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Children displaced by the Boko Haram insurgency take refuge at a refugee camp in Maiduguri, Nigeria, on April 20, 2016.Stefan Heunis/The Globe and Mail

Clutching her daughter tightly to her chest, Zarah Ali leans close to the visitor and whispers her story.

She doesn't want the nearby camp guard to hear. If he learns that her 22-month-old daughter was fathered by a Boko Haram fighter, the gossip could sweep across the refugee camp, bringing her the stigma and ostracism that afflicts many women who were forced into "marriage" with the Islamist radicals.

Ms. Ali, the 20-year-old daughter of a Muslim farming family in northeastern Nigeria, knows more about Boko Haram than most. She was its captive – twice. She escaped once, fled across the border to Cameroon, and was captured again.

She spent months under Boko Haram's control. And despite the group's Islamist ideology and its claims of allegiance to the Islamic State movement, she scoffs at its professions of faith.

"Some of them pray, some of them don't pray," she says. "But all of them kill."

In her months of captivity, she remembers how Boko Haram would gather the people of the occupied villages and preach to them about how to "slaughter" their enemies. In contrast to their religious pretenses, they often recruited followers with offers of money and threats of violence, she says.

"They are unbelievers and thieves," she says. "They kill Christians, but they also kill many Muslims. They kill people and take their property."

New studies of Boko Haram are confirming what Ms. Ali has witnessed. The group was founded by a charismatic Islamic preacher, but religious beliefs are no longer the driving force behind the group. Many of its followers today are instead motivated by economic factors or anti-government grievances.

Mercy Corps, a U.S.-based humanitarian aid agency, recently interviewed 47 former Boko Haram members in northeastern Nigeria. Its study gives fresh insight into the brutal militia that has killed and abducted thousands of people in Nigeria and neighbouring countries.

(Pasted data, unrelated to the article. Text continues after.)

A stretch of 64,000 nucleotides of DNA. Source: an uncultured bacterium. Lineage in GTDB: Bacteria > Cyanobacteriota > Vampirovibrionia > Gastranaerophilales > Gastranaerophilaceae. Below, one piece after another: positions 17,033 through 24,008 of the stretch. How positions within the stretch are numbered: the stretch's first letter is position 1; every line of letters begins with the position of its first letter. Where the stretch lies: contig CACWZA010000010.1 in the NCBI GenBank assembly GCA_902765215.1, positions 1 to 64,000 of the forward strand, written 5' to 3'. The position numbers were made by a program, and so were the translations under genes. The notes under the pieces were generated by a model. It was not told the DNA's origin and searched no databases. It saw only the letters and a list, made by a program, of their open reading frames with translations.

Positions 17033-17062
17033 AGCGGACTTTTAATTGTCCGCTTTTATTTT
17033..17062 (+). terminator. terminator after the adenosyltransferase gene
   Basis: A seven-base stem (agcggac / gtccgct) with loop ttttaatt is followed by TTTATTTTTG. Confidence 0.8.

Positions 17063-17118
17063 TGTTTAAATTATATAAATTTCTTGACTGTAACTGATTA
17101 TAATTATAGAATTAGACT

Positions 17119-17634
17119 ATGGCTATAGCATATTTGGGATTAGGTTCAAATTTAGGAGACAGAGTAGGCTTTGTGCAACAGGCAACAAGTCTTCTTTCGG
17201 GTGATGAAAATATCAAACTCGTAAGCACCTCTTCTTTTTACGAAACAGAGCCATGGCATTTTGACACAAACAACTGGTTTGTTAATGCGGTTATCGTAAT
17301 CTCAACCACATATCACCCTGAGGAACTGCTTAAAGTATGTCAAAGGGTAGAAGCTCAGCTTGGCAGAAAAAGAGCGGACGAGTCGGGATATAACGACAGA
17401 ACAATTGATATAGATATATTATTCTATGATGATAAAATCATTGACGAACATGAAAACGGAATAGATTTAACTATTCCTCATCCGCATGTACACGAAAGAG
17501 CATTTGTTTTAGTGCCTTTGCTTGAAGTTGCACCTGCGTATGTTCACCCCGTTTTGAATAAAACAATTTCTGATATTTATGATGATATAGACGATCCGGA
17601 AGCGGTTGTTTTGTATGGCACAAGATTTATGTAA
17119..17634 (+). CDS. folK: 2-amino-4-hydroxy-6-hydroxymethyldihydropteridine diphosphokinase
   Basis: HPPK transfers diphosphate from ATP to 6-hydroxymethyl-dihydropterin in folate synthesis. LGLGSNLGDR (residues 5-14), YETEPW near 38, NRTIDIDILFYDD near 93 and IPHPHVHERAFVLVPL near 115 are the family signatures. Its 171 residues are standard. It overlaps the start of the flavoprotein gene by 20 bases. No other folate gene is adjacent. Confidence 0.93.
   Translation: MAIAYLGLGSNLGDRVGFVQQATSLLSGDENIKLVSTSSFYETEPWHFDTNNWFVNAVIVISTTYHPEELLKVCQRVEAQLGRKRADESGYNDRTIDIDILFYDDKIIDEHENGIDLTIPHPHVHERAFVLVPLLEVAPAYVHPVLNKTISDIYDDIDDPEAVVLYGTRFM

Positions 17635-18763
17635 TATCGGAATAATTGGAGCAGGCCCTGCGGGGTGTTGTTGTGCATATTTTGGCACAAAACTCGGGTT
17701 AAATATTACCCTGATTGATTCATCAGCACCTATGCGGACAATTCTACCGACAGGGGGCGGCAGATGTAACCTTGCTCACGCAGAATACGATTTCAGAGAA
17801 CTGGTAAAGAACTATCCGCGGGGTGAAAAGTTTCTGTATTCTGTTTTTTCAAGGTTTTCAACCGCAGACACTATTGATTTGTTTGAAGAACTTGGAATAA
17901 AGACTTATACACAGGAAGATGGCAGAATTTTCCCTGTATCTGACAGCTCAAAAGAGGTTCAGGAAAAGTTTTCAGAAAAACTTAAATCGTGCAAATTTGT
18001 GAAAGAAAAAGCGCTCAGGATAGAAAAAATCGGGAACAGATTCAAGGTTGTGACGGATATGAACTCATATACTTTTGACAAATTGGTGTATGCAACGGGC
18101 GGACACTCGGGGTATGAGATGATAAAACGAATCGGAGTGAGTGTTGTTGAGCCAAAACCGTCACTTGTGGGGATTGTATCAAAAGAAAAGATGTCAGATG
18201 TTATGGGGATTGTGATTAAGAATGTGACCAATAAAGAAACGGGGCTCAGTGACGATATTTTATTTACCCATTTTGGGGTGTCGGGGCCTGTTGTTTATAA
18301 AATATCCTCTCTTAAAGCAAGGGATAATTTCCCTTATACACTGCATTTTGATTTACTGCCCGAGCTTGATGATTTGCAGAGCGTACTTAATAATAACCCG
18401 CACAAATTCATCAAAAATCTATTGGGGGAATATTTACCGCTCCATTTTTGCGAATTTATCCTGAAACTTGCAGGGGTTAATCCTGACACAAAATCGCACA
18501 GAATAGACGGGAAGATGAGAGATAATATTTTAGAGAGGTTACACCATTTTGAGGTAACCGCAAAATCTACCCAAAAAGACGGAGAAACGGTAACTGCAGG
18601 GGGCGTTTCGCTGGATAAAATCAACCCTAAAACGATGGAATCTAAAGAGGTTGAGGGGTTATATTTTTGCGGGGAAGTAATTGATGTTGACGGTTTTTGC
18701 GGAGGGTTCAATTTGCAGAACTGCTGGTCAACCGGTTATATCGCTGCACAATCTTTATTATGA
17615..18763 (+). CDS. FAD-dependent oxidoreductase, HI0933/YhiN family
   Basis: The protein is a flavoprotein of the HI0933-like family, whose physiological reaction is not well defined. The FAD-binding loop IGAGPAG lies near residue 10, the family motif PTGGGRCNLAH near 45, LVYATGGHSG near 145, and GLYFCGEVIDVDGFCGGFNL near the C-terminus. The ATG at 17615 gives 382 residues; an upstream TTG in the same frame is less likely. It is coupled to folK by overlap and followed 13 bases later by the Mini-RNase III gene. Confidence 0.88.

The influence of religion in Boko Haram has declined since 2009 as the group became increasingly violent, the study found. "What emerged from stories of former members is that little religious or ideological indoctrination occurred, at least on a systematic level," the study said. "The youth we spoke to left disillusioned, whether because the violent tactics were too extreme or because their personal expectations were not met."

Boko Haram exploited the "deeply held grievances" of many communities in northeastern Nigeria, where people felt powerless and excluded from the political system, it said. "About half of former members said their communities at some time supported Boko Haram, believing it would help bring about a change in government."

In one of its most cynical recruitment tactics, Boko Haram offers business loans to youths who have little hope of formal jobs. Frustrated by Nigeria's economic inequality, they accept the loans in the hope of establishing themselves as traders. But in many cases Boko Haram soon demands repayment, using it as leverage for recruitment.

"If there is no money, the youth is forced to join Boko Haram or be killed," the Mercy Corps study said. "The tactics practised by Boko Haram resembled organized criminal gangs and their practice of doling out favours, only to demand repayment at a high cost."